This report presents the results of research on opportunities for economic growth in the Greater Grand Boulevard Community. Socioeconomic data were collected and analyzed, and fifty-five block club leaders, business people, church leaders, social workers, elected officials and other activists were interviewed. The University of Illinois at Chicago's Center for Urban Economic Development (CUED) carried out the research and wrote this report for Grand Boulevard Residents Encouraging Action Together (GREAT) and Centers for New Horizons. The report completes the first phase of a planning process spearheaded by these two organizations to initiate economic developmental efforts within the Grand Boulevard community.
Serious declines in housing, income, population and skilled workers in the Greater Grand Boulevard area were documented: Between 1970 and 1980 the population declined by over one-third, compared to 14% for the city of Chicago. In 1980, 57.4% of the families in the study area lived below the poverty level, compared to 34.61% in 1970. Between 1970 and 1980, 22% or 8,462 housing units were demolished. While the proportion of professionals living in the study area declined 20% during the 1970s, the proportion for the city as a whole rose 13%. Residents working in service occupations rose 14% while those in crafts, precision production and repair occupations fell 19%.
There are signs of improvements, however. They are reflected in statistics and in the responses of Grand Boulevard residents eager to get down to work and rebuild their community from the inside. In the 1970s, the number of high school graduates increased 8%, thus bringing the number of high school graduates to more than 35%, sharply higher than the city's 28.4%. Between 1980 and 1983 the study area has gained 428 new housing units, mostly for senior citizens. More retail, wholesale and service businesses are in the study area now than in 1980. Most people interviewed felt that an independent organizing effort was needed to bring the different groups in the community together to forge new solutions.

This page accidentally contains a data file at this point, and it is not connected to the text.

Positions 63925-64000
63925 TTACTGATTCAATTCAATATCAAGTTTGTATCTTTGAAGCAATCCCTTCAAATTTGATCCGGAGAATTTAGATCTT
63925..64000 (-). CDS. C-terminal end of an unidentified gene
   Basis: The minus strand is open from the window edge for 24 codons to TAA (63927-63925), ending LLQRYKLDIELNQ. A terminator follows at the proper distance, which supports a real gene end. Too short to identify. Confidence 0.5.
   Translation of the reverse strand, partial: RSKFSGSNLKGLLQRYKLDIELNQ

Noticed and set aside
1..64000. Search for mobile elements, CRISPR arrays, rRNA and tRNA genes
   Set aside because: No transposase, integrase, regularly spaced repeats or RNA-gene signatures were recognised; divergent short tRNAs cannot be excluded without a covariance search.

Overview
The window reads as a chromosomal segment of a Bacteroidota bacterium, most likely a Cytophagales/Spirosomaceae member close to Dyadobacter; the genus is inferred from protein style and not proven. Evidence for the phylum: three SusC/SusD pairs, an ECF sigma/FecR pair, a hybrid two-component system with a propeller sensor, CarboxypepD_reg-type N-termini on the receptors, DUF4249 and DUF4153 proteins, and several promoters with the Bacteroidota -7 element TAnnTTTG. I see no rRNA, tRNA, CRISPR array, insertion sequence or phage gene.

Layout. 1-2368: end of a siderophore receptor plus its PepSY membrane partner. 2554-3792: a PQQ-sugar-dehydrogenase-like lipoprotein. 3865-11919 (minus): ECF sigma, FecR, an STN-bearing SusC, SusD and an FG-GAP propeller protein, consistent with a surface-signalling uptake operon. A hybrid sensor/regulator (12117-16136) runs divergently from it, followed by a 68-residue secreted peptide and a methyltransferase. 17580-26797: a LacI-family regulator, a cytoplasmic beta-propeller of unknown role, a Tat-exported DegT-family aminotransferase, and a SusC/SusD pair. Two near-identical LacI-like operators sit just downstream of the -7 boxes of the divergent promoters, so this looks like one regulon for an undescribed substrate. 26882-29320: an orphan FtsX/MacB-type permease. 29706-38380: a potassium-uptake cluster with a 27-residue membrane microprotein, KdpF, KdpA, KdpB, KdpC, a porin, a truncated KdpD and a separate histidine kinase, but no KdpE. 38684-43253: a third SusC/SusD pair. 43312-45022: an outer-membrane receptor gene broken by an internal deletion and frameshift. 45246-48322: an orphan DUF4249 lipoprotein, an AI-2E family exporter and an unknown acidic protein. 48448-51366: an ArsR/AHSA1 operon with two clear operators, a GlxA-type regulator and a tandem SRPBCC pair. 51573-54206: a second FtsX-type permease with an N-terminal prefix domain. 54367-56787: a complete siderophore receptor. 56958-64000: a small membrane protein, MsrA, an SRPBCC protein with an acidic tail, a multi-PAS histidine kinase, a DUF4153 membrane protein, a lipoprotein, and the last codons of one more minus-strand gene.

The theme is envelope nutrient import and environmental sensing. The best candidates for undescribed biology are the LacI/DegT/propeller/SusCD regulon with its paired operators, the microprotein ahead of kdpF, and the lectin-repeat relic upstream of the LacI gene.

Based on these and other findings and on the needs of the community as expressed in the interviews, the report outlines six recommendations for the GREAT Coalition, Centers for New Horizons and the community in general to discuss as they continue to plan and organize for economic development.
This report recommends that the community takes steps to:
1) Improve the coordination and cooperation among community organizations to increase the effectiveness of each organization and build towards a united campaign of economic development.
2) Develop educational programs to improve the employability of Grand Boulevard residents. A literacy program similar to the Freedom Schools of the Civil Rights Movement is suggested.
3) Initiate job training and placement programs to facilitate the entry of residents into occupations that are stable or growing. A strategy is suggested which focuses on the employment base that rings the loop. This area employs as many as 20% of Grand Boulevard workers.
4) Support efforts by local businesses to revitalize existing businesses and attract more businesses to the area.
5) Explore new development ideas that would increase community control and participation in the future of the greater Grand Boulevard community.
6) Support independent Chicago Housing Authority resident organizations in their efforts to improve their economic situation and secure jobs for CHA residents
. The report is meant to stimulate discussion within the community, which its authors hope will lead to an organized campaign to improve economic opportunities for all residents of the greater Grand Boulevard area.